白繻子地檜垣桜模様小袖 Robe (Kosode) with Cherry Blossoms and Cypress Fence
Edo period (1615–1868)
second half of the 17th century
Silk and metallic thread embroidery with resist dyeing on satin damask
53 x 53 1/2 in. (134.6 x 135.9 cm)
Purchase, Mary Livingston Griggs and Mary Griggs Burke Foundation Gift, 1980
Not on view
The design on this rare kosode (garment with small sleeve openings), with its pattern of cherry blossoms, a fence, and carriage wheels, is an example of the bold, largely diagonal compositions that appeared beginning in the mid-seventeenth century. The donation of precious garments to Buddhist temples has been a common practice throughout much of Japanese history, and these gifts of clothing were often transformed into Buddhist altar cloths (uchishiki) and vestments (kesa). This kosode’s past is unknown, but it has been remade, and its slightly incomplete form suggests that it may once have been an altar cloth.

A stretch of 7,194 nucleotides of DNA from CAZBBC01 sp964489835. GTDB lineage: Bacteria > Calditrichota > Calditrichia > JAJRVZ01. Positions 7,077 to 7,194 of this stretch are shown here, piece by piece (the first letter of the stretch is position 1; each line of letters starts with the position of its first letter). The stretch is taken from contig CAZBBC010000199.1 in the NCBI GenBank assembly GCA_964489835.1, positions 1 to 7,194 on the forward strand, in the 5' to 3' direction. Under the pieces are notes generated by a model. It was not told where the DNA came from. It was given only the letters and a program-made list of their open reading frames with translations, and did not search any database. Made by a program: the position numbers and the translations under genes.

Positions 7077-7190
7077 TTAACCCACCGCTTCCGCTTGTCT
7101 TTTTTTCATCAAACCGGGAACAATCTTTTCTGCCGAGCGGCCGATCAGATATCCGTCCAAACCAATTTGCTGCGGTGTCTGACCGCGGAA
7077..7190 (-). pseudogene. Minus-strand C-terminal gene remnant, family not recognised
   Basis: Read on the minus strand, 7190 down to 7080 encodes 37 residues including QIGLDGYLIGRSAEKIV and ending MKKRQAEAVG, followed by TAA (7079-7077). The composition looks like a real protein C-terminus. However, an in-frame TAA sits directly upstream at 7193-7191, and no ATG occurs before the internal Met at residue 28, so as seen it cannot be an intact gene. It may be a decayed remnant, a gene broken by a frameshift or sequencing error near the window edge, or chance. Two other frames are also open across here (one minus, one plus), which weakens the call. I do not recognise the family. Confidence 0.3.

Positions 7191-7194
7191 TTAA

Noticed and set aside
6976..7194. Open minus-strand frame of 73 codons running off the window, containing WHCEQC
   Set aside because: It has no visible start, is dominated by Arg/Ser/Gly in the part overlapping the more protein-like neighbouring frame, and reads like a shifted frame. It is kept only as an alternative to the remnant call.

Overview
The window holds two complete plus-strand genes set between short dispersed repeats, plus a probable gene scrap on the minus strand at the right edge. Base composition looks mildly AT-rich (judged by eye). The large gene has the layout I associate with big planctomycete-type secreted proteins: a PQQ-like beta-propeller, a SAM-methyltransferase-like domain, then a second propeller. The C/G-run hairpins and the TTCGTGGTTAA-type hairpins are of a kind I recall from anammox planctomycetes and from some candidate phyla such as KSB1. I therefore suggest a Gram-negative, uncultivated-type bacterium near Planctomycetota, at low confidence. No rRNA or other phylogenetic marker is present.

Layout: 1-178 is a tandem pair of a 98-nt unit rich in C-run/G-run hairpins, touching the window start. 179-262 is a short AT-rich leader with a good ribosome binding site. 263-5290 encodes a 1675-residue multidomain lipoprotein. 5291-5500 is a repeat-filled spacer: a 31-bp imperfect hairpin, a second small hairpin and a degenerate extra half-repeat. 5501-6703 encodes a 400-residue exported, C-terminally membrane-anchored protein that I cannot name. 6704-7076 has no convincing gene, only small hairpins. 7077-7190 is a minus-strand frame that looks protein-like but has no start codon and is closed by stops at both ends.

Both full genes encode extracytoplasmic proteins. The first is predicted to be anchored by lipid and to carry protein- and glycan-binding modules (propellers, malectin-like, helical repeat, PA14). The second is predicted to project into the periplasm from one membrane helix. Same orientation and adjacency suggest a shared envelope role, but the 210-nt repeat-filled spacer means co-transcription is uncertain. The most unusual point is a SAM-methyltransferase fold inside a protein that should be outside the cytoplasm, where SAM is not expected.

New York. The Metropolitan Museum of Art. "Blossoms of Many Colors: A Selection from the Permanent Collection of Japanese Art," March 21, 2000–August 9, 2000.
New York. The Metropolitan Museum of Art. "Celebrating the Arts of Japan: The Mary Griggs Burke Collection," October 20, 2015–January 22, 2017.